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Rhino
TheRhinLOLRegistered User regular

I'm taking to algebra classes this year at a local community college. Together they are suppose to equal a high school algebra education - pre-reqs before I move to college level algebra.

Last semester I got an A, this one I'm getting a high B. Neither was/is graded on a curve. I've did all the homework and even the non-required Chapter Test and Chapter Reviews in book.

I say this, just to establish that I'm putting the effort in and I am motivated to learn. The question though, is that I don't feel like any of this is "clicking". I understand the rules well enough, but don't understand why some of them are like that, nor how all the pieces fit together.

Also I have a problem with retaining the information. Some rules from last semester I have already forgotten (and it's only been a few months!).

Lastly, I don't know if I could use this stuff in the real world. I can do word problem easy enough, but in my personal or professional (programming) life I've never said to myself "oh, I can use algebra to figure this out!" and instead figure it out using some hacky brute force way.

Last semester I got an A, this one I'm getting a high B. Neither was/is graded on a curve. I've did all the homework and even the non-required Chapter Test and Chapter Reviews in book.

I say this, just to establish that I'm putting the effort in and I am motivated to learn. The question though, is that I don't feel like any of this is "clicking". I understand the rules well enough, but don't understand why some of them are like that, nor how all the pieces fit together.

Also I have a problem with retaining the information. Some rules from last semester I have already forgotten (and it's only been a few months!).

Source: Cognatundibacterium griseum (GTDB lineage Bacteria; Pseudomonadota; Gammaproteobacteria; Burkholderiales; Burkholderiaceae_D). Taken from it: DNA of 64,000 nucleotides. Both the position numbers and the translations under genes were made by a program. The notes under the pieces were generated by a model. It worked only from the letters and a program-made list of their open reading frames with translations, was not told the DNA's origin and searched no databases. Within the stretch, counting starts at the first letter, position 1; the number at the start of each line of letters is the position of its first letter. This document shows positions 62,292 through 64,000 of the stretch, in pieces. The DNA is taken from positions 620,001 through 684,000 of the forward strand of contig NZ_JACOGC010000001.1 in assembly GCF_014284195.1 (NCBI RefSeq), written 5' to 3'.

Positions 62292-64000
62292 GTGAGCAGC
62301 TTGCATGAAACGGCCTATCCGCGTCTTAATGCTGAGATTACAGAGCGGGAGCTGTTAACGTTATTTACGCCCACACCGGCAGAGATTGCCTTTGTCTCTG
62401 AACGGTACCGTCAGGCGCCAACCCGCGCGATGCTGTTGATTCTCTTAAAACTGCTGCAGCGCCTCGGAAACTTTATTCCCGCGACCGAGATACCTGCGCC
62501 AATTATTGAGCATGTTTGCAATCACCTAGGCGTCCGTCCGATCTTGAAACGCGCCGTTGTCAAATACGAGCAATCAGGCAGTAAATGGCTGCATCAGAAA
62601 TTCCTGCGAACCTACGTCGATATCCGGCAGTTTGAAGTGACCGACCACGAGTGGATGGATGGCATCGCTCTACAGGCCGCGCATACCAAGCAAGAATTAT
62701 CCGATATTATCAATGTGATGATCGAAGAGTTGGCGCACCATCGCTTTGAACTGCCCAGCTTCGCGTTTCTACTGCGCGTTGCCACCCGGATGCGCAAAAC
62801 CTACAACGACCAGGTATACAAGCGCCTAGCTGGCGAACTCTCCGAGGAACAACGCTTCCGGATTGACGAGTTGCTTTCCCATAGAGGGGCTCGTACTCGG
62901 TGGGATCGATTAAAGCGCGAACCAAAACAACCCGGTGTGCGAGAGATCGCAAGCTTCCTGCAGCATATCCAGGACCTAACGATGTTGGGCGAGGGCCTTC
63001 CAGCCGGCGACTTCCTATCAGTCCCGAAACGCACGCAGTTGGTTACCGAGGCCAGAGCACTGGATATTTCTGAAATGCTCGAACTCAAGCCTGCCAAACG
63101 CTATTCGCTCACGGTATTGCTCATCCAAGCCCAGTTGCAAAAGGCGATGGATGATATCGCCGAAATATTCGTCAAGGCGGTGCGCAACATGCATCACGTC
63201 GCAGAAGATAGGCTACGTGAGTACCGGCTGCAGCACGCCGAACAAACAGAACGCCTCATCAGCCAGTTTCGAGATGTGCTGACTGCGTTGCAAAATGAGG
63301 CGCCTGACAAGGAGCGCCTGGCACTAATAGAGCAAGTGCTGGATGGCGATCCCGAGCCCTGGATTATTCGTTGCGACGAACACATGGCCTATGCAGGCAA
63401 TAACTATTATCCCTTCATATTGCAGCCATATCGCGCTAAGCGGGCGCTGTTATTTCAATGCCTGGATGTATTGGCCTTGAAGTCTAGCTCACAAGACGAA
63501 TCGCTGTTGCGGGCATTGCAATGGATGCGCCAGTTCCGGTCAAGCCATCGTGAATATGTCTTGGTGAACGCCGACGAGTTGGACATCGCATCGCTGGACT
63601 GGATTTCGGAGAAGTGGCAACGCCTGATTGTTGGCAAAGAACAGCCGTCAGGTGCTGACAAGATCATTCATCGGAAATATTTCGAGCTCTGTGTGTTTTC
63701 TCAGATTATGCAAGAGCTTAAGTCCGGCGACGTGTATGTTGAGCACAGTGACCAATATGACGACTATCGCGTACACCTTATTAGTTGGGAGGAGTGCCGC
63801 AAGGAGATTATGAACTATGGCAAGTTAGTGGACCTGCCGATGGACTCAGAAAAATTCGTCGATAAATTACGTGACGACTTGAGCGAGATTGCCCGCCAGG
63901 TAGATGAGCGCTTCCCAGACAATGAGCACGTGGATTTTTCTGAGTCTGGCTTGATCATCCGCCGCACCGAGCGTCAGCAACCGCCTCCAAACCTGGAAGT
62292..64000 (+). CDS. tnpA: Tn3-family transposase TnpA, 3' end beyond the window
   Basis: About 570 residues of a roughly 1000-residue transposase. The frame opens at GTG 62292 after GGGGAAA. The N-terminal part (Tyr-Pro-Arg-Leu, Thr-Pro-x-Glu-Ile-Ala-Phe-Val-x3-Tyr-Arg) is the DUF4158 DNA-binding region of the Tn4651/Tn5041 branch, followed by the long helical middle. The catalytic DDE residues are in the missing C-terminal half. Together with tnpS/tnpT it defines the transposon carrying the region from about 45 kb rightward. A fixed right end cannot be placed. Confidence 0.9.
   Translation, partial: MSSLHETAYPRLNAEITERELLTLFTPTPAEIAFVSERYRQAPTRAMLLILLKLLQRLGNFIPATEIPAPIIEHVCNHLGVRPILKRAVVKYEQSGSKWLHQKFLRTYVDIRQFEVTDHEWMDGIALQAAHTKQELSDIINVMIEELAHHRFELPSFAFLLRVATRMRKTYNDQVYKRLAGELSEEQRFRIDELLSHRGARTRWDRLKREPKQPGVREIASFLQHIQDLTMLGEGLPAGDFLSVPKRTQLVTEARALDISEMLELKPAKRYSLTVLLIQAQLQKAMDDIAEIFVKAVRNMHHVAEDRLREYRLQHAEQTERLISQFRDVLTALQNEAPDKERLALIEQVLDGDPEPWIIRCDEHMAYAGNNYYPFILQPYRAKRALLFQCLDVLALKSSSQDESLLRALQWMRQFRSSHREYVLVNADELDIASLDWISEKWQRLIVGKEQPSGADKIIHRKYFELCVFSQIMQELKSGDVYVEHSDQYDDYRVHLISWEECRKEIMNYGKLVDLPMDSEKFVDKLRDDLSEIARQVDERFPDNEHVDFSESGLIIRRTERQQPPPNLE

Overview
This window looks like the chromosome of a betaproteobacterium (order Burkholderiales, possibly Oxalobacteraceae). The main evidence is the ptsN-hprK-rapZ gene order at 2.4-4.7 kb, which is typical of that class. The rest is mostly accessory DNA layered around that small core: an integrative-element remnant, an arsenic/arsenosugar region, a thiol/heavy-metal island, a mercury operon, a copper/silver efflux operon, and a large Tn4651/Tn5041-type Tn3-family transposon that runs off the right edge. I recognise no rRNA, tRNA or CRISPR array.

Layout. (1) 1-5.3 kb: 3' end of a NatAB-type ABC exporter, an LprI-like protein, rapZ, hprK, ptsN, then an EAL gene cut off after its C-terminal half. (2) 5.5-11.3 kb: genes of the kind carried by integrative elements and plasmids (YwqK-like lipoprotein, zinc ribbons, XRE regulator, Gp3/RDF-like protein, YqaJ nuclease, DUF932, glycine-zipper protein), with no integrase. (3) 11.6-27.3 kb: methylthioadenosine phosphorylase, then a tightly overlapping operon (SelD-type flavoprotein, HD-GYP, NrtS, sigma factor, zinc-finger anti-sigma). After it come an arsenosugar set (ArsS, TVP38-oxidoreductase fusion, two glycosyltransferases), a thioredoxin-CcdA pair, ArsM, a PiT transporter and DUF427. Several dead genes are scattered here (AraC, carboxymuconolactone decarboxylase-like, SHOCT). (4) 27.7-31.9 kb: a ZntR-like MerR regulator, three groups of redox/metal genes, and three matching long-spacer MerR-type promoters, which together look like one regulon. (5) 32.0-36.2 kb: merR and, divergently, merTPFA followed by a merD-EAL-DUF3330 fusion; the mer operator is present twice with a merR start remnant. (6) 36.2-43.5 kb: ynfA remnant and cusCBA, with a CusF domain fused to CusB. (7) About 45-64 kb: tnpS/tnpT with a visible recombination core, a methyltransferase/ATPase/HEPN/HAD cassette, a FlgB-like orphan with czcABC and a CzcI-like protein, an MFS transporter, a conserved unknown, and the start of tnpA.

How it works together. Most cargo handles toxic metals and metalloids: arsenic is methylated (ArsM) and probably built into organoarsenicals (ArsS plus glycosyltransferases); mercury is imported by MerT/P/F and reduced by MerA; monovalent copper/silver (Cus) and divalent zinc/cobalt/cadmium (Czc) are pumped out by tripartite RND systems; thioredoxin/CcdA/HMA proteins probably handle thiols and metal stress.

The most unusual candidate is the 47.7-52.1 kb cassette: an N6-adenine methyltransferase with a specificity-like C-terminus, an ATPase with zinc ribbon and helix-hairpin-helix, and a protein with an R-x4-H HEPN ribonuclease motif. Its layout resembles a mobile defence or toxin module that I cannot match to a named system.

Lastly, I don't know if I could use this stuff in the real world. I can do word problem easy enough, but in my personal or professional (programming) life I've never said to myself "oh, I can use algebra to figure this out!" and instead figure it out using some hacky brute force way.

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Use it or lose it, applies heavily in the world of math. My last math professor had a masters in math and showed us reams of paper of practice problems, proofs and other crap.

I would say 90% of the stuff I learned all the way up thru Calculus is wasted. The other 10% is incredibly useful. Basic algebra and how to manipulate equations, percents, fractions, summation equations, basic probability/stats, and basic geometry are about all I use.

travathianonI haven't rode a bike in 3 years and could probably still do it on command, I haven't played Street Fighter 2 since 4 came out (almost a year now), but I can probably still do 100% stun combos with M Bison. But both of those examples have been trained through my hands/body, muscle memory and whatnot.

If I take a couple days off from working on my programming class, I'll still forget a few items of basic syntax to this day.